We can and must do better to ensure that African American, Latino and women voices are heard in the boardroom. Many in the business community agree. A recent survey of board members and executives commissioned by Deloitte concluded that “Business leaders clearly believe in the benefits of diversity on their boards of directors. Yet it’s equally clear that current methods of sourcing and selecting candidates tend to reinforce a lack of diversity.”
Unfortunately, there is a disconnect between the business community’s admirable intent to achieve greater equity on their boards and the realization of achieving that goal. In an effort to bridge this gap, I introduced legislation that would require every corporate board in Illinois to include at least one African American, Latino and female member by 2020.
While I understand the opposition’s concern that inclusion can be problematic, I also appreciate that they support the intent of this bill. We are working toward the same goal.
The fact is, the status quo isn’t working for minorities and women and it hasn’t been for generations. It’s hard to come to grips with the backwards logic being pushed by opponents who say that this measure is a form of reverse discrimination. This proposal is only necessary due to decades of prejudicial business and public practices.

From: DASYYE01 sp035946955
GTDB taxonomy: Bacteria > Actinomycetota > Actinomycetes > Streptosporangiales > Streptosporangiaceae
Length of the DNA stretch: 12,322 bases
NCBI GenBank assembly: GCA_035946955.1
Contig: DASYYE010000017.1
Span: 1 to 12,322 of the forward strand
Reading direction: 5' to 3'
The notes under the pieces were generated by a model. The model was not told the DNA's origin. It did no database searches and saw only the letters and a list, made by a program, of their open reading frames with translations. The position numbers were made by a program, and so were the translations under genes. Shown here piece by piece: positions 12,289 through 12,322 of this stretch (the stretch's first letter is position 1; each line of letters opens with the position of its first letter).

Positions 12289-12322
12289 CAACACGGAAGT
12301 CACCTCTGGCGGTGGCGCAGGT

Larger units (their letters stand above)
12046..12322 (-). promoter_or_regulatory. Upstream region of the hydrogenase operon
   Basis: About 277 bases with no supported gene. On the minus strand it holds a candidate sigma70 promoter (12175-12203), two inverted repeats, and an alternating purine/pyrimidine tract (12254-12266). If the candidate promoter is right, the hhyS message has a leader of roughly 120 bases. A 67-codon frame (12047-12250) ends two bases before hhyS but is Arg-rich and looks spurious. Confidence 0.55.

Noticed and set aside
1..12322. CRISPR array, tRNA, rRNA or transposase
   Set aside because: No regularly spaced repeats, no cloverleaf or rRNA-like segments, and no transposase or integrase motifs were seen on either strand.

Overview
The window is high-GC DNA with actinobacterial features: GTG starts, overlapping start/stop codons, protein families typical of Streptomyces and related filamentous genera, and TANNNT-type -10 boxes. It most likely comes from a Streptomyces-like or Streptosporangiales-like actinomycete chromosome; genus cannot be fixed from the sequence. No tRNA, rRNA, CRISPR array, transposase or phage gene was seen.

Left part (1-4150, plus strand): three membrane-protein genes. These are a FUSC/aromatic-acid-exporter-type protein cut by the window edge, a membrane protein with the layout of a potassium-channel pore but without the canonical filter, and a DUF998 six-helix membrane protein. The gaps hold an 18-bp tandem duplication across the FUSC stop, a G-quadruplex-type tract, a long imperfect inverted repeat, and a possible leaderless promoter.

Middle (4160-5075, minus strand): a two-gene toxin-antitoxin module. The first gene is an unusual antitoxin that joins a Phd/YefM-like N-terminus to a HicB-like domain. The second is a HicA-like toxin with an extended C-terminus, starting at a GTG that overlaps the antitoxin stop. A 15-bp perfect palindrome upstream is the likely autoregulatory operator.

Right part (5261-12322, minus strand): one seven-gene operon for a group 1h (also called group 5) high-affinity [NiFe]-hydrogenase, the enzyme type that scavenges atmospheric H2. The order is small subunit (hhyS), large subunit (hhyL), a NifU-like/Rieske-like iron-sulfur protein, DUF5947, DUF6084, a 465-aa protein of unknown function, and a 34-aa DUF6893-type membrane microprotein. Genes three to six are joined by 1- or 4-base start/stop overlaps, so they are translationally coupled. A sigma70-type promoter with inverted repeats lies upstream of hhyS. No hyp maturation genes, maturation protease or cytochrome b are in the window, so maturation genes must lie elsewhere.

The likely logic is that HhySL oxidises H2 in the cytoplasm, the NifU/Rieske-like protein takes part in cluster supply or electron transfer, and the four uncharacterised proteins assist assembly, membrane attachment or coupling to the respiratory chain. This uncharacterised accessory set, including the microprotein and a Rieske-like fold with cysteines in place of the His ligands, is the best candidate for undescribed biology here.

A number of businesses in Illinois, including McDonald’s and United, have already taken the lead in prioritizing equitable boards. They should be commended for cultivating a more inclusive corporate culture. The efforts of each of these businesses demonstrate that the goals set forth in my legislation are attainable. Recent studies even reflect a direct correlation between increased diversity of a company’s board and higher growth over its less diverse competition. It’s a win-win.
If signed into law, my proposal would immediately bring a more diverse perspective to every corporate board in Illinois and put our state on a path to achieve greater equity in the workplace—especially in executive positions that have historically lacked diversity.
According to a study by Catalyst, a nonprofit organization that promotes women in the workplace, companies with more diverse boards of directors tend to hire more diverse candidates to fill C-Suite positions in the future.
I introduced this bill and feel so passionately about securing its passage because there’s not a day that goes by that I don’t think about creating a brighter future for my children. I am committed to fostering a business environment that offers the same opportunities for my son, daughter, and all women and people of color that are afforded to their peers.
Emanuel “Chris” Welch represents the 7th District, which includes many parts of the west suburbs, in the Illinois House of Representatives.